Understanding Seniors’ Tax Credits

Whether you are fully retired, working part-time or your working career is winding down, there are a variety of tax credits for seniors that can help you manage on a fixed income. The age amount and pension income tax credits are just two of the many tax credits Canadian seniors can use to reduce their taxable income.

The Age Amount

Similar to Old Age Security, the age amount is a means-tested benefit with a clawback amount. This non-refundable tax credit is targeted at reducing the taxable income of low- to middle-income seniors 65 years of age or older.

You only qualify for the full benefit of $7,494 if your net income is below $37,790. If your income is between $37,790 and $87,750, you qualify for a partial amount. Taxpayers with an income over $87,790 do not qualify for the age amount. For example, if your net income is $88,000, you do not qualify for the age amount. However, if your net income is $30,000, you qualify for the full amount and receive a tax credit.

The Pension Income Tax Credit

The pension income amount is a tax credit you can take advantage of when you decide to start your workplace pension plan. If you reported eligible pension, annuity or superannuation income on your tax return, you may be able to claim up to $2,000.

Eligibility and Claims

Unlike the age amount, you can still claim this tax credit even if you are under age 65, but you only certain types of pension income qualify. If you are less than 65 years old, you can claim pension or superannuation life annuity payments, registered retirement income fund payments, registered retirement savings plan death benefit payments for your spouse or common-law partner, and Saskatchewan pension plan annuity payments.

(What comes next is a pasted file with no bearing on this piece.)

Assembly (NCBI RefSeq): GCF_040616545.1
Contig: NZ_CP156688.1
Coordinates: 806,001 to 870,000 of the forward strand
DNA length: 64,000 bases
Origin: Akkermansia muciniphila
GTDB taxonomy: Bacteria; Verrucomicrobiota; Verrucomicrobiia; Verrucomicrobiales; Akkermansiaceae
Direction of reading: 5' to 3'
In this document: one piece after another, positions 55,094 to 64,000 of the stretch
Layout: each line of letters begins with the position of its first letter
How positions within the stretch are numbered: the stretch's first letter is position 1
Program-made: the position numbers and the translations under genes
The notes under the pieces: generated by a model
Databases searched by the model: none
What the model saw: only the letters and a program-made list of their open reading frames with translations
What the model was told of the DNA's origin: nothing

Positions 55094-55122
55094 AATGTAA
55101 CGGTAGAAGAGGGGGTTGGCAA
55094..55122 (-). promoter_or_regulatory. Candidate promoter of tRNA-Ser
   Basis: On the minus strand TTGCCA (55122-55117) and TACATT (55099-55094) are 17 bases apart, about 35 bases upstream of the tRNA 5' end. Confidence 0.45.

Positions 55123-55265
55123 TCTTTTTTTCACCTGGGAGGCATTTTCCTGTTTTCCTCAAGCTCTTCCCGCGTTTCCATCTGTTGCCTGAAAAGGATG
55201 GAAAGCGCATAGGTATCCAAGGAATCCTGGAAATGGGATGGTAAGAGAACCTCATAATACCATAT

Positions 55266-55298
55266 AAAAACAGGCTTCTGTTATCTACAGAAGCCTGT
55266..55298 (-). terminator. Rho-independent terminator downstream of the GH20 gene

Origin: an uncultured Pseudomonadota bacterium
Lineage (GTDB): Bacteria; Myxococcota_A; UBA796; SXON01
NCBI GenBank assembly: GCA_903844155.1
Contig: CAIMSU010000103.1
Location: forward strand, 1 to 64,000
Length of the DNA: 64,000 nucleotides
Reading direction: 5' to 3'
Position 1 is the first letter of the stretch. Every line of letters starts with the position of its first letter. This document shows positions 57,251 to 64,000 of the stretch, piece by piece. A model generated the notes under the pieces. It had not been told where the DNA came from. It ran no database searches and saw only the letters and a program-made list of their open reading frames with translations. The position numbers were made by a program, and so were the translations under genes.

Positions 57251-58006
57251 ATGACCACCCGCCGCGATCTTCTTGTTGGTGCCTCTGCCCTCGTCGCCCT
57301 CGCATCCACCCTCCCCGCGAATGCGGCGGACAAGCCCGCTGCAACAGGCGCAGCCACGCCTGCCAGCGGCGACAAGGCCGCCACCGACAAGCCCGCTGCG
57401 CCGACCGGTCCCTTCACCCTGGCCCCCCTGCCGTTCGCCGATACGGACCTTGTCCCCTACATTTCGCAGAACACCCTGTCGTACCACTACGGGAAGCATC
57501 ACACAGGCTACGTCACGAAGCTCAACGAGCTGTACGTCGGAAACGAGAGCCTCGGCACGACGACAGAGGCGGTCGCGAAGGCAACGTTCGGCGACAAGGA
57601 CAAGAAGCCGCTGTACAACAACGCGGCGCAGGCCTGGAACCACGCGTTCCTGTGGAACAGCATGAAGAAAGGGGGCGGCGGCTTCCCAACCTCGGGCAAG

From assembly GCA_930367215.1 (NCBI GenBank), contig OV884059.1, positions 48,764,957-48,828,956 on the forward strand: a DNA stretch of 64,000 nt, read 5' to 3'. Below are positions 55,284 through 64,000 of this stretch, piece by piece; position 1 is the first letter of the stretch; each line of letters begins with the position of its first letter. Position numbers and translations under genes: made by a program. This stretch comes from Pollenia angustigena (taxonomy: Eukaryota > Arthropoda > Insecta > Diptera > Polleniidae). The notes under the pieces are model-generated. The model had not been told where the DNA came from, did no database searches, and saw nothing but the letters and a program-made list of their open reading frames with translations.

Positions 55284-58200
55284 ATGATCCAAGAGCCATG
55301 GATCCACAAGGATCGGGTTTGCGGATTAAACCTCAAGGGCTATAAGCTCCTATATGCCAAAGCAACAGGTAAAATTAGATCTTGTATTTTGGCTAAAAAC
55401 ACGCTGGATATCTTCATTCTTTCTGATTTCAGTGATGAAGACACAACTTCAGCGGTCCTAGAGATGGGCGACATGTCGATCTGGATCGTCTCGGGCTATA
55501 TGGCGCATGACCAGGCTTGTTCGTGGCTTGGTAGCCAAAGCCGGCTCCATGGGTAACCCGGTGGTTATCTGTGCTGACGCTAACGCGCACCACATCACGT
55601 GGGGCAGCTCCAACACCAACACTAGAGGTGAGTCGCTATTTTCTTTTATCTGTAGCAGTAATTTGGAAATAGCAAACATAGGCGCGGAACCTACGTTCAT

Some forms of retirement income do not qualify for the pension income amount. You cannot claim income you are receiving from the Canada Pension Plan, OAS, death benefits or retirement allowances toward the pension income amount. For example, while you can claim the full tax credit of $2,000 for a monthly pension of $500 you receive from your employer, you cannot claim the pension income amount for the monthly CPP amount of $950 you receive.

If you don’t have a pension plan at work, there are ways to create pension income that qualifies for the pension income amount. One way is to convert your RRSPs to RRIFs in the year when you turn 65 years old. Another way is to use your RRSP money to buy an annuity.

If your spouse or common-law partner does not have any income that qualifies for the pension income amount, there is a way you can still benefit from it. With pension income splitting, you may be able to split your eligible pension income with your spouse to help reduce your taxable income.